Ask the Rules Guy: Switch hitters and bad bounces

Ask the Rules Guy: Switch hitters and bad bounces

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***Rules Guy: When we
reached the first tee box,
my buddy realized that
he’d forgotten to bring
tees. I offered one of
mine, though I knew he
prefers an extra long tee.
He grabbed some sand
from the container of
divot mix on the side of
our cart, poured a pile on
the tee box, then put his
peg in the sandy mound,
essentially creating a
long tee. I said that this
couldn’t be legal. But my
friend insisted that since
his ball was only touching
the tee, it didn’t matter
whether the tee was in
the turf or in the collected
sand. Who’s right?

— Danny Hall, via e-mail

Believe it or not,
your friend can
keep building his sand
castles. According
to Rule 11-1, you are
allowed to put your
tee on the “surface of
the ground,” in the tee
box and according to
the USGA, that surface
includes sand or any
other natural substance,
regardless of whether or
not it was placed in the
tee box by a player. The
only rule your buddy
broke was mooching
off of you after he
forgot his tees at home.
Unfortunately, there’s no
penalty for that, either.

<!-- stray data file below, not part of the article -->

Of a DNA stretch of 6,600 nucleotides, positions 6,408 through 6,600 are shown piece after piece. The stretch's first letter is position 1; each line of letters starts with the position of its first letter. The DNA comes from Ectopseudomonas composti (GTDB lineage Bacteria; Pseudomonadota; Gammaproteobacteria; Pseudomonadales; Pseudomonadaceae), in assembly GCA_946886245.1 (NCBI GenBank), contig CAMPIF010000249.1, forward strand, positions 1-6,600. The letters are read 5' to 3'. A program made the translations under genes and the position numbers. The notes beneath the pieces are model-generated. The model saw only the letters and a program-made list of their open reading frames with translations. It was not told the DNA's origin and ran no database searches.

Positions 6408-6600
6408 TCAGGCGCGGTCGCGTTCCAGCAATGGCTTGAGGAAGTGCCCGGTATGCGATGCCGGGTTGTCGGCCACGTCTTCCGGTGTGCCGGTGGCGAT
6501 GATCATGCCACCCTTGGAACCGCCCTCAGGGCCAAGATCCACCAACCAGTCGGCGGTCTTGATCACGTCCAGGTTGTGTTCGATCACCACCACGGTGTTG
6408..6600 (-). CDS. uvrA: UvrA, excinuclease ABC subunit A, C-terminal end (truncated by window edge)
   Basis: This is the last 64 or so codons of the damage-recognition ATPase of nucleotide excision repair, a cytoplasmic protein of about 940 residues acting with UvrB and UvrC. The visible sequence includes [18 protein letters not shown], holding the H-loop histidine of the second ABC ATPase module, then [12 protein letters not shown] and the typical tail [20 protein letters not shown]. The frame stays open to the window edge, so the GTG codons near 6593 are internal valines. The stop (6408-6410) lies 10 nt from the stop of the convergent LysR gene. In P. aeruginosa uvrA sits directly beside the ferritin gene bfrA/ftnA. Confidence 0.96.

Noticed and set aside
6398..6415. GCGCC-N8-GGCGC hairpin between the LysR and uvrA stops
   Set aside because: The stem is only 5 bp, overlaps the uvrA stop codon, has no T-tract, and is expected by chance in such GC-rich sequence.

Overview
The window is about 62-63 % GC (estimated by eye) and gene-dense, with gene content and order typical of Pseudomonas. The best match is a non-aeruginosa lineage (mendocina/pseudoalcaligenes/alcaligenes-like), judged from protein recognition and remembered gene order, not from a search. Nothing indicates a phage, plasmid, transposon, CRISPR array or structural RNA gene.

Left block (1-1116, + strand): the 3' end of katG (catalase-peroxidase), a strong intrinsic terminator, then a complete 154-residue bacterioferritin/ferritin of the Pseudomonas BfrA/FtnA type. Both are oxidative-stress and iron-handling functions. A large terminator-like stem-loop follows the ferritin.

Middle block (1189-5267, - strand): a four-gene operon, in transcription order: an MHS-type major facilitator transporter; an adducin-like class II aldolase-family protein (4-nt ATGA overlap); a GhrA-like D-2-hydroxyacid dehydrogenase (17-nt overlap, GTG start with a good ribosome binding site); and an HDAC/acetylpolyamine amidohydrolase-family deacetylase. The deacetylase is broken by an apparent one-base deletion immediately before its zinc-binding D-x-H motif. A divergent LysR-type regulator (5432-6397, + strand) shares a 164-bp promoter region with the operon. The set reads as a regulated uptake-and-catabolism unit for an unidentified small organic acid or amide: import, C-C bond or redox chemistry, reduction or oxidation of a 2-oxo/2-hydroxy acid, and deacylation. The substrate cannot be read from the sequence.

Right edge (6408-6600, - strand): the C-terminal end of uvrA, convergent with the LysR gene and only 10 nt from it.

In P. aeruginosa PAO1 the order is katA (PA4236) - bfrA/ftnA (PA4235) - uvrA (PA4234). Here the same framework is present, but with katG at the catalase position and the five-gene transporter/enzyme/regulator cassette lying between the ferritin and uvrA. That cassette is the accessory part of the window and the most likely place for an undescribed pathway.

Hey Rules Guy: I hit my drive directly next to a tree, in a
position that would make it impossible to take a proper
right-handed stance. When I tried addressing the ball for
a left-handed swing, however, I found myself standing on
the cart path. I took a drop, which gave me a clear line to
the green — as a righty. So I took a normal swing. But I felt
like I was getting away with something. Was I?

— F. Goddel, Lansing, Mich.

This conundrum can be solved only with a dose
of honesty. Ask yourself, “If the cart path weren’t
there, would I still hit the shot left-handed?” If the
answer is “no” — that is, if you’re trying to get out of
taking an awkward swing — then you’re trying to
game the Rules system, and you must play the ball
as it lies, path or no path. (Decision 24-2b/18). But if
you answer “yes,” you’re entitled to free relief from
the cart path (or any other obstruction), according
to Decision 24-2b/19. Take your drop and play your
next shot left- or right-handed. Your conscience is
clear, and so is your scorecard.

Rules Ref: Last week. I made
the greatest putt of my
life. Almost. My 80-footer
was tracking toward the
hole, as my friend/match
play oppenent looked on. It
was about to fall when my
pal dropped his ball, which
bounced off his shoe and
knocked my miracle putt off
course! He was apologetic
and conceded the skin, but
I’m not sure I earned it.

— Patrick R. New York, N.Y.

This sounds like a golf
horror movie: Invasion
of the Birdie Snatchers.
As you suspected, your
friend jumped the gun in
giving you the hole. Since
his error was accidental,
Decision 19-5/1.7 states
that you had the option of
playing your ball where it
stopped or replaying your
lengthy putt. Not only did
your friend not have to
concede, he didn’t incur
any penalty. The guilt of
ruining the almost-bestshot
of your life should be
punishment enough.

***This article contains a correction from the October 2011 issue of Golf Magazine.